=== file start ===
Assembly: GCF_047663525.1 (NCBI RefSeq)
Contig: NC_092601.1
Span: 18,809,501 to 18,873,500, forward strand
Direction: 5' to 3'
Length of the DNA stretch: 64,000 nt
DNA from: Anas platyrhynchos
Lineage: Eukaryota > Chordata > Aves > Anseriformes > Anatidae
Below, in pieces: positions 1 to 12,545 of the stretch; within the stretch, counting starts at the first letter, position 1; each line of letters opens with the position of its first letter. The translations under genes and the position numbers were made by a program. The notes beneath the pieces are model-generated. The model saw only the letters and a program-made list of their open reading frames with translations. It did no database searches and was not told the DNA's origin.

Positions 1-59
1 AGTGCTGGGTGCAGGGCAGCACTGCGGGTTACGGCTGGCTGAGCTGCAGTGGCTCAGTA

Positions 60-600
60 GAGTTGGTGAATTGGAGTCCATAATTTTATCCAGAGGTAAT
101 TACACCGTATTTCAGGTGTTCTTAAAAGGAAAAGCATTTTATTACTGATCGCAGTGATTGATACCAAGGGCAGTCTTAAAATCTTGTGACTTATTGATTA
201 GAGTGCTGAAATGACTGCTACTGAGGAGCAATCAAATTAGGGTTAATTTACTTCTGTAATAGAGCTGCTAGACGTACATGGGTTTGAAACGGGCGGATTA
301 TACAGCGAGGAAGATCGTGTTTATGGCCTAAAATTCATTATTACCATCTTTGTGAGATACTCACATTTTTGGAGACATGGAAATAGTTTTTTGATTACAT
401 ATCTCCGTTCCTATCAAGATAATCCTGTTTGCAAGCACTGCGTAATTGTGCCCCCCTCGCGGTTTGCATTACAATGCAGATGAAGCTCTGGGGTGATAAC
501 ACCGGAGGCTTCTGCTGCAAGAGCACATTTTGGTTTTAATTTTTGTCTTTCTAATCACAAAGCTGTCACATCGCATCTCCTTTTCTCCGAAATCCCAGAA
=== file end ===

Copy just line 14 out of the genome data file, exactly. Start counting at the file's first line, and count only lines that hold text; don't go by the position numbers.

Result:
201 GAGTGCTGAAATGACTGCTACTGAGGAGCAATCAAATTAGGGTTAATTTACTTCTGTAATAGAGCTGCTAGACGTACATGGGTTTGAAACGGGCGGATTA